Original-Cin's Scores

  • Movies
For 359 reviews, this publication has graded:
  • 70% higher than the average critic
  • 2% same as the average critic
  • 28% lower than the average critic
On average, this publication grades 8.2 points higher than other critics. (0-100 point scale)
Average Movie review score: 72
Highest review score: 100 Marriage Story
Lowest review score: 25 Little Italy
Score distribution:
  1. Negative: 9 out of 359
359 movie reviews
  1. To put Uncorked in wine terms, it’s not complex, but only a philistine would dismiss what’s easy and pleasing as flawed.
  2. While I already miss the experience of seeing these films in a theatre, Vivarium does evoke TV precedents, most notably Twilight Zone in the cleanness of its premise and the parsing out of dark details on a need-to-know basis.
  3. It's always presumptuous to refer to a slice of history as "little known" simply because you didn't know about it, but it's probably safe to say that Crip Camp: A Disability Revolution — a rousing look at disability rights — will tell a new story to a lot of people.
  4. The lack of clear identification of interview subjects and amorphous shape of the film can be frustrating. A segment on the history of book-burning, for example, feels gratuitous but, for the record, everyone in the film is against it.
  5. While you can admire the “House of Mirrors” structure of The Whistlers and its ironic mix of glum and glamorous, there is little emotional purchase here. This is a flatter, more arch experience than Porumboiu’s devastatingly absurd earlier films, and the entire exercise feels more about ingenuity than art.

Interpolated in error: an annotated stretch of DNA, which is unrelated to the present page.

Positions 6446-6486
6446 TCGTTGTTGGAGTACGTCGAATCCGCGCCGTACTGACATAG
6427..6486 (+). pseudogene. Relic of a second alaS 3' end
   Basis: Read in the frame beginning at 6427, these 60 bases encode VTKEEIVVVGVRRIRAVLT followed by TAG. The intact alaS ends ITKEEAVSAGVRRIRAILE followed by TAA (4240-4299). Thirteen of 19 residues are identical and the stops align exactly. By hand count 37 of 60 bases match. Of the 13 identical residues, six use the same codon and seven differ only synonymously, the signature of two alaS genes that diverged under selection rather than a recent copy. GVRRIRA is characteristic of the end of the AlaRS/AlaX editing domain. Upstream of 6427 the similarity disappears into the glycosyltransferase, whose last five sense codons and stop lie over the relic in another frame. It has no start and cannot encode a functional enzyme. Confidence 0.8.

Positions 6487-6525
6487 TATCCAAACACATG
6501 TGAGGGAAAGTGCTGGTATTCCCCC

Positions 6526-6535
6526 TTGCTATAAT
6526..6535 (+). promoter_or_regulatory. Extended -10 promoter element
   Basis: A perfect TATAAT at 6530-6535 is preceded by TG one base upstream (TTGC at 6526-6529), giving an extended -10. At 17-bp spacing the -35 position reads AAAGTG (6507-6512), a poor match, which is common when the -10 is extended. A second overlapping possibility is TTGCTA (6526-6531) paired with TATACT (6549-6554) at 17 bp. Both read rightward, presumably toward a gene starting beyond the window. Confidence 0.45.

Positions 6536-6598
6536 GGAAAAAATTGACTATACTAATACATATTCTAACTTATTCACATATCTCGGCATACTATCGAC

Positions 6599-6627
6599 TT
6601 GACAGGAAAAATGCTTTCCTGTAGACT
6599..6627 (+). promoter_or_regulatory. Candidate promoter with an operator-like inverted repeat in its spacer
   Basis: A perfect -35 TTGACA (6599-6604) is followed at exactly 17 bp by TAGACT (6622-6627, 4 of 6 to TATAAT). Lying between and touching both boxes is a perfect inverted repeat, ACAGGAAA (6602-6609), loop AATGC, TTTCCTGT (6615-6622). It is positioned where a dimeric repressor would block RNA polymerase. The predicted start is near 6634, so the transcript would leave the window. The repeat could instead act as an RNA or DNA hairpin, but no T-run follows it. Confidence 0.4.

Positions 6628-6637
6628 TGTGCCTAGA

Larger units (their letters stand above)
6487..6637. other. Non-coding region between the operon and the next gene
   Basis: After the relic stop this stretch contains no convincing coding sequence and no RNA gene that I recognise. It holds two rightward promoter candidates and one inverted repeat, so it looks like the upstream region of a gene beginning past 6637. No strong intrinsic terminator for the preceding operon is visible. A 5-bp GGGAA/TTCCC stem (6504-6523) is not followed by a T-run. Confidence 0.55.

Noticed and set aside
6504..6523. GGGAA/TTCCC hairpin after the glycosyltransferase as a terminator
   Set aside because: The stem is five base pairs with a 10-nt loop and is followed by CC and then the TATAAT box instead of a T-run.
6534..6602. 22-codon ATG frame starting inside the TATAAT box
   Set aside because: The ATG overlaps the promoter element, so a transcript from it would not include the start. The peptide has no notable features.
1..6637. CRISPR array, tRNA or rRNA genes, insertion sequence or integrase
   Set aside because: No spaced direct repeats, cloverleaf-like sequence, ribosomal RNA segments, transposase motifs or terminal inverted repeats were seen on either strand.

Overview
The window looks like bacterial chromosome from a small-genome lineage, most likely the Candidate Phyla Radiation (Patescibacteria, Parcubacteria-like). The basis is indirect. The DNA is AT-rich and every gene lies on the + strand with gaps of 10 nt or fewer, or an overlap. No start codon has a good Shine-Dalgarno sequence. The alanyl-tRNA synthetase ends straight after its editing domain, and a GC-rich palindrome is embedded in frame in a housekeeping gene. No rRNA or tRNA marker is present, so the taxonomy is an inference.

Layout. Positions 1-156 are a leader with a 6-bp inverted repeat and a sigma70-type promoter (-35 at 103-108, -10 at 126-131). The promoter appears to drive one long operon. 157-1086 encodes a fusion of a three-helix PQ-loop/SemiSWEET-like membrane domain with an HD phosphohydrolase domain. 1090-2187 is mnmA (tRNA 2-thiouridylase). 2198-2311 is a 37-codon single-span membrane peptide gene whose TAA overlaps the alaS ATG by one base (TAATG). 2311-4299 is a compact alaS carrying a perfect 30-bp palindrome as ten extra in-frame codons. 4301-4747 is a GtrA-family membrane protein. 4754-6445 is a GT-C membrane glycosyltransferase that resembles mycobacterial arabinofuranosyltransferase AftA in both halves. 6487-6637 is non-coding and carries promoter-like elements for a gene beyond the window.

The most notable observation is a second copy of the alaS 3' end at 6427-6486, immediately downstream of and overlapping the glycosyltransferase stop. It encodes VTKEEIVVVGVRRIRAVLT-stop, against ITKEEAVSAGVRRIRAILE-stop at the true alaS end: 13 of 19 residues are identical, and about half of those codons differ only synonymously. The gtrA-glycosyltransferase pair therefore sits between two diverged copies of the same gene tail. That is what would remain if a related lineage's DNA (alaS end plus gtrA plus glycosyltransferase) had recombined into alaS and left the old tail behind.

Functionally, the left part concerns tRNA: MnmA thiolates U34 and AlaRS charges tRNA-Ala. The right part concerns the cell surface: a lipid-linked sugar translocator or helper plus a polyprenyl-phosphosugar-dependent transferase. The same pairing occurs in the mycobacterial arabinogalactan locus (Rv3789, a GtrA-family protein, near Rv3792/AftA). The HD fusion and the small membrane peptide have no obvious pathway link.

6. Some movies deal with the settling of the American West as mythic. And then there are films like writer/director Kelly Reichardt’s First Cow, which strips it down to its basics for a more human scale and poetic vision of the Western era.
  7. Within the frame of an old-fashioned stab-and-splatter exploitation flick, The Hunt is consistently smartish.
  8. The inexorable pace of this marital disintegration is masterfully dictated by its leads, Nighy (whose granite expression remains fairly unchanged whether unhappy with Grace or newly-alive with his new love) and Bening (without whose energy there would be no movie).
  9. The mostly non-professional cast do a credible job of depicting a family growing progressively more anxious under increasing pressure.
  10. It means well, but Greed fails to locate the heart of the fast-fashion calamity, instead spotlighting the grotesqueness of the one percent at the expense of everyone else.
  11. Let it be known that The Way Back – in which Ben Affleck plays a drunk who once walked away from basketball glory and is offered a chance at redemption when his old coach has a heart attack – is possibly the most melancholy sports movie ever made.
  12. Despite evoking a lot of previous pop-cultural touchstones (including Harry Potter, Shrek and even Weekend at Bernie’s), the nerd-minded, fast-moving Onward has wit, eye-catching anachronisms and imaginative actio
  13. As much a showcase for Kristen Stewart and the fabulous frocks of the 1960s as a glimpse at a very low moment in U.S. governmental history, Seberg is an entertaining if simplistic drama that would have benefited from more grit and less gloss.
  14. Beanpole makes you feel its two-hour-plus running time, with drawn-out scenes full of off-centre framing and claustrophobic close-ups, but there’s an exhilaration in the audacity of the filmmaking, as the boldness of its portrayal of the survival drive.
  15. It’s a rare thing to see a movie about failure that a) is plays like a gentle rom com, and b) is not about utter neurosis. But Standing Up, Falling Down is a small sweet, slightly flawed movie that is both of those things.